- Your skin
The confidence of healthy skin
Whether your skin is naturally dry, combination, normal or oily, external aggressors can cause it to become dehydrated.
It is the body’s first line of attack from the external environment, such as physical aggressors (shocks, temperature variations, wind, etc.) or chemical aggressors (surfactants, irritants, etc.).
Dehydrated skin looks dull, feels rough, flaky and is sometimes lined or cracked.
While the entire human body, including the dermis, is made up of 60% water, this is not the case for the epidermis, whose surface layer acts like an interface between the very humid internal environment and the much drier external air. The epidermis contains 20 to 30% water, and its most superficial layer, the stratum corneum, 10 to 20%. This stratum corneum has a specific structure, often compared to a brick wall (corneocytes) and cement (intercellular lipids), whose role is to prevent water from evaporating from the body.
Some skin types are naturally better hydrated, or less dry, than others. Dry skin, whether it is simple xerosis, xerosis as a result of atopic dermatitis, or ichthyosis, contains much less water than normal skin. This dryness is due to abnormalities in lipid metabolism (ceramides), protein metabolism (proteases, filaggrin) or even impaired epidermal differentiation.
The most common, easily corrected by applying emollients.
More marked on the limbs than simple xerosis.
Skin dehydrated by products containing overly aggressive surfactants (soaps). Similarly, irritating treatments (retinoid, fruit acids) dry out the skin.
An escalation of simple xerosis, under the influence of the cold and wind.
Atopic dermatitis, or eczema in children, includes more or less pronounced skin dryness. Linked to structural abnormalities in the epidermis, this dryness is responsible for allergens penetrating and loss of water through the epidermis. Some serious nutritional deficiencies can cause or worsen skin dryness. Some general conditions can cause skin dryness.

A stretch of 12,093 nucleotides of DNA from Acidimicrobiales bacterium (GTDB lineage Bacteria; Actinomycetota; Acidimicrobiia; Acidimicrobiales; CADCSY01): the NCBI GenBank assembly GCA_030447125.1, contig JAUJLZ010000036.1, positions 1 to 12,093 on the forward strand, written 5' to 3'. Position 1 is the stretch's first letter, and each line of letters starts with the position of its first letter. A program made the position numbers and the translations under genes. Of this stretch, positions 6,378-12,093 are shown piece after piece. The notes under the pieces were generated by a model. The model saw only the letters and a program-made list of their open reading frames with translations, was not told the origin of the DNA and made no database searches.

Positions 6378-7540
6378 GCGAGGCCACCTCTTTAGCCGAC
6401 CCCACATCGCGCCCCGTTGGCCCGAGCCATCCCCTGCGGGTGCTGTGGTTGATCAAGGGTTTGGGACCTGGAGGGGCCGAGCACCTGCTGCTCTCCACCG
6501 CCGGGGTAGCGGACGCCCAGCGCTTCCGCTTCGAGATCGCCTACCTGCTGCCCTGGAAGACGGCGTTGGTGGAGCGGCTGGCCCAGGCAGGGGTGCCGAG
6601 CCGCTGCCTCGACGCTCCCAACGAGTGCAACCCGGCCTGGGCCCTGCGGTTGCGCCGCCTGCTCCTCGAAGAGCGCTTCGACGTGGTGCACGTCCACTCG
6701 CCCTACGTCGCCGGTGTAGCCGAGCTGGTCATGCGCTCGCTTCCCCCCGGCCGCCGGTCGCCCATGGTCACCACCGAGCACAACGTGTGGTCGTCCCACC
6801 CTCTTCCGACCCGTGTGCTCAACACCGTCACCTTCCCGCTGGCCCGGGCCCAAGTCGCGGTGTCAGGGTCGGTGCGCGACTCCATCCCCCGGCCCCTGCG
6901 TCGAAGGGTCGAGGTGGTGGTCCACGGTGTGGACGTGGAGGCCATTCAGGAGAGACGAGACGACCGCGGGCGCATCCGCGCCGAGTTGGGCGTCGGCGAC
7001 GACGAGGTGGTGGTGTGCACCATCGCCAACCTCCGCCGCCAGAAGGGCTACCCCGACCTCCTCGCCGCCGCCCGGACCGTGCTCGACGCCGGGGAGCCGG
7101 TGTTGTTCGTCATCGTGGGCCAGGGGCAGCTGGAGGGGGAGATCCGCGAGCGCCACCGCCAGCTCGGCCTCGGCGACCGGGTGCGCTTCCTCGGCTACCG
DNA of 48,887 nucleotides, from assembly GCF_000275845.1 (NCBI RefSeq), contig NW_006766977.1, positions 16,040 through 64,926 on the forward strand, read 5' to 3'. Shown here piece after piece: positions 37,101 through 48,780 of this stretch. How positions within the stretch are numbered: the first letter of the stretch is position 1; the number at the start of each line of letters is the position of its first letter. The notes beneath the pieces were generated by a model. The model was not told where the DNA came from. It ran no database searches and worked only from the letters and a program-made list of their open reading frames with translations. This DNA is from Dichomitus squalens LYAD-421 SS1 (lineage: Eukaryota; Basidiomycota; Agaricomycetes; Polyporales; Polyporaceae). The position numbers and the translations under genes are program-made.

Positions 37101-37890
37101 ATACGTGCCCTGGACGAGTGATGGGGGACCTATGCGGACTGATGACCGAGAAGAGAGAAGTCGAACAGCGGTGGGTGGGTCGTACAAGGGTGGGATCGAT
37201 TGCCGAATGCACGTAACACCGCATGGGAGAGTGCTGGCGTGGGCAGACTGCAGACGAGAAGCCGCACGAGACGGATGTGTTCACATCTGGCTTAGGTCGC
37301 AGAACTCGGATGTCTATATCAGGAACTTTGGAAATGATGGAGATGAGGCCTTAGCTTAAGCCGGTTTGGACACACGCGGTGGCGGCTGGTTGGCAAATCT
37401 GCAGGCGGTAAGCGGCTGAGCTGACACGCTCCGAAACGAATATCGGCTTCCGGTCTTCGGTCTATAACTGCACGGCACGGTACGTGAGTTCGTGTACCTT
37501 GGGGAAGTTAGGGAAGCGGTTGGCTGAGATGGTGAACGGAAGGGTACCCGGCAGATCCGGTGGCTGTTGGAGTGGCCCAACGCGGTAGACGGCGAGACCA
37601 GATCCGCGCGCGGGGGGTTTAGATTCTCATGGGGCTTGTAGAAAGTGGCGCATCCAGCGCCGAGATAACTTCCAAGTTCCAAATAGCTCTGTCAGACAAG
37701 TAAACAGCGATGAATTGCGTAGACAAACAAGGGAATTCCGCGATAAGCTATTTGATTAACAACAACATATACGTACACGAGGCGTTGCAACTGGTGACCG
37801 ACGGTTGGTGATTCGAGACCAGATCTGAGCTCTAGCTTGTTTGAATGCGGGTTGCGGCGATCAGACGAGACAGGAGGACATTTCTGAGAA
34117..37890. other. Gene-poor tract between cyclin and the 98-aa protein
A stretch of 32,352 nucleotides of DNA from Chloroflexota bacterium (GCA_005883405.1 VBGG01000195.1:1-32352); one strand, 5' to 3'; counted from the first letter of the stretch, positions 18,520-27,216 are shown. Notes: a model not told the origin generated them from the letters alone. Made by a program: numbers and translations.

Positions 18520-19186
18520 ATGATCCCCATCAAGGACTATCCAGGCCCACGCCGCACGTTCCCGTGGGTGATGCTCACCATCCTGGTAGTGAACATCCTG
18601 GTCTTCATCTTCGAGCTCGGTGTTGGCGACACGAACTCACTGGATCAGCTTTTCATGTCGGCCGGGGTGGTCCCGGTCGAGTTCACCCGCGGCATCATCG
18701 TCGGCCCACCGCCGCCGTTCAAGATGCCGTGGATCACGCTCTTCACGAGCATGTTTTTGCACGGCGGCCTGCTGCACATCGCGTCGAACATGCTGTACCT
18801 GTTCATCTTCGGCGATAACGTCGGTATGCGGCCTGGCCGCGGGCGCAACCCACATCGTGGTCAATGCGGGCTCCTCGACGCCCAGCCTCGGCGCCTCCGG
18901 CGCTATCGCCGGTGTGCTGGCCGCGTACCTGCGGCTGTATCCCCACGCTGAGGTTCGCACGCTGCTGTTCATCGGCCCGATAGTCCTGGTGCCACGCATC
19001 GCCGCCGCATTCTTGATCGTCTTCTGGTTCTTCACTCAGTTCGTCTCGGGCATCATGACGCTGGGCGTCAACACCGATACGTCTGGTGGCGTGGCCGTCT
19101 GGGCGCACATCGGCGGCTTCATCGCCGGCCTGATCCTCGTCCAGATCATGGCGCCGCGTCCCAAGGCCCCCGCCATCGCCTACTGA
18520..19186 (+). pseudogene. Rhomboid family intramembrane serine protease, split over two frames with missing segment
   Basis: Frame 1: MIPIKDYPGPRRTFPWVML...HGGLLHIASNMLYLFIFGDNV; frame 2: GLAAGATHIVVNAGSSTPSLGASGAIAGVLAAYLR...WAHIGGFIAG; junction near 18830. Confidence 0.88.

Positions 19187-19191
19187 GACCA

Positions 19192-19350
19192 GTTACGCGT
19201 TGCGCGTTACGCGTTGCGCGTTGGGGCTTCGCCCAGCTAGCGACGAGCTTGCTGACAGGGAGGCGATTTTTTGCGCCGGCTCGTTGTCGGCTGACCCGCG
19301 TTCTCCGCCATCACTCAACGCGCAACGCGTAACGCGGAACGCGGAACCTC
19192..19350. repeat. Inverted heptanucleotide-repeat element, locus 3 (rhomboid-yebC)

Rare genetic conditions, genetic or acquired, of varying severity.
The two main causes of dry skin are external or internal.
- Climatic: wind, cold, excessive sunshine, lack of humidity in the atmosphere (air-conditioning, heating).
- Chemical: products with too much detergent, topical medical treatments, unsuitable cosmetics.
- Mechanical: shaving and waxing.
- Internal causes:
- Physiological: skin ageing
- Pathological: skin conditions affecting the skin barrier.
Yes, but not just water: we cannot rehydrate the superficial layer of the epidermis simply by drinking water or by wetting the skin. Lipids (fats) are also essential for retaining water.
Yes, this is one of the causes of dry skin. Sun exposure is an attack (burn) in which the epidermis reacts by producing more pigment (a tan) and thickening. The dryness observed is temporary due to increased water loss.
Yes. Some domestic water supplies have a high limescale content: this is known as “ hard ” water. They can increase the drying effect of skincare products. You can soften water by using special devices or compensate for hard water by using ultra-rich products.
Dehydrated skin is dull and tired. It feels rough with dehydration lines. Skin is fragile and lacks suppleness.
There are two reasons for this:
a lack of water with less than 10% water in the outermost layer of the skin (stratum corneum) and an impaired barrier function.
The aim is to nourish and hydrate the skin by limiting damage and irritation. When showering, avoid soap and opt for ultra-rich cleansers or gels enriched with protective and hydrating ingredients. Use emollient creams to hydrate and nourish the skin, and ensure the epidermis is intact, which is essential for its protective barrier function. Applying these emollients regularly is important. Ideally, every day.
For your dehydrated skin
Its fluid, non-greasy and delicately-scented formula allows for quick application to make everyday life easier for the whole family.